FIG. 5 illustrates a display scenario showing a plurality of application windows rendered in accordance with still another aspect of the present invention.
FIG. 6 illustrates a display scenario showing a plurality of application windows rendered in accordance with yet another aspect of the present invention.
DETAILED DESCRIPTION OF ILLUSTRATIVE EMBODIMENTS
FIGS. 7 and 8 provide a flowchart of an illustrative example of implementing the present invention.
In the following description of various illustrative embodiments, reference is made to the accompanying drawings, which form a part hereof, and in which is shown, by way of illustration, various embodiments in which the invention may be practiced. It is to be understood that other embodiments may be utilized and structural and functional modifications may be made without departing from the scope of the present invention.
FIG. 1A illustrates an example of a suitable computing system environment 100 on which the invention may be implemented. The computing system environment 100 is only one example of a suitable computing environment and is not intended to suggest any limitation as to the scope of use or functionality of the invention. Neither should the computing system environment 100 be interpreted as having any dependency nor requirement relating to any one or combination of components illustrated in the exemplary computing system environment 100.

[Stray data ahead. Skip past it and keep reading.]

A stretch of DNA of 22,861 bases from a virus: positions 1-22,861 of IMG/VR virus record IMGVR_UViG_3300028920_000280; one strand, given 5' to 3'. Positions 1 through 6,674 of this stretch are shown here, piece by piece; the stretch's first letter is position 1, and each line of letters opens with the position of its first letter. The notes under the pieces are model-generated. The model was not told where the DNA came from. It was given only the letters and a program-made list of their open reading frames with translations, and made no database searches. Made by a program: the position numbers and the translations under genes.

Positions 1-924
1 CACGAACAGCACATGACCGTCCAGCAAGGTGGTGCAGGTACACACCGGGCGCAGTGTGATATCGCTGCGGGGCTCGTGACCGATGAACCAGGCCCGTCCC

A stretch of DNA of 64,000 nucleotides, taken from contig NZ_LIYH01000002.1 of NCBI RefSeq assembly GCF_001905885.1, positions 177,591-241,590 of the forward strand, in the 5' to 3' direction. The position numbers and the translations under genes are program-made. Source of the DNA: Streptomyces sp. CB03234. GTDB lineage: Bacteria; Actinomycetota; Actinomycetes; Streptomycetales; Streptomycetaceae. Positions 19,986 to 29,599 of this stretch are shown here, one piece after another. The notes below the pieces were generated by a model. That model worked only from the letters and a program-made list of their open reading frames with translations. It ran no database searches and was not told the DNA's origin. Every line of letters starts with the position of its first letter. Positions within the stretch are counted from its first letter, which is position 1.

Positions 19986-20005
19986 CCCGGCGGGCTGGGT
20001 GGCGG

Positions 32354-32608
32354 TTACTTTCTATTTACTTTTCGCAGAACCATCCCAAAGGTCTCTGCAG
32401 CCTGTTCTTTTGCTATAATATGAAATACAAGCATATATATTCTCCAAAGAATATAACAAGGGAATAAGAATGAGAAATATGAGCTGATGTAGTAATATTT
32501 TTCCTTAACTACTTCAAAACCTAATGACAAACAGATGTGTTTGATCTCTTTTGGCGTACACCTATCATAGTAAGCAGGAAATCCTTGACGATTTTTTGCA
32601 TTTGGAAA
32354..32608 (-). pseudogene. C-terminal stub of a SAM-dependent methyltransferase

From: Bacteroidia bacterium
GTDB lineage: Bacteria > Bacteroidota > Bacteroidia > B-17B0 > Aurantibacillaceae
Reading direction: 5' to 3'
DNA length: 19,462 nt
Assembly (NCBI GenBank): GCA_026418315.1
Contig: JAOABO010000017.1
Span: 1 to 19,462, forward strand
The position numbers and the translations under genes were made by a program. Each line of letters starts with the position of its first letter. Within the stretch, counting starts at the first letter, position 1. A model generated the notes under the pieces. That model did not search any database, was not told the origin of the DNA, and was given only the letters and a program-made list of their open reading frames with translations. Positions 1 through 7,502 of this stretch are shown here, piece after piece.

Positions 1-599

The invention is operational with numerous other general purpose or special purpose computing system environments or configurations. Examples of well known computing systems, environments, and/or configurations that may be suitable for use with the invention include, but are not limited to, personal computers, server computers, hand-held or laptop devices, multiprocessor systems, microprocessor-based systems, set top boxes, programmable consumer electronics, network PCs, minicomputers, mainframe computers, distributed computing environments that include any of the above systems or devices, and the like.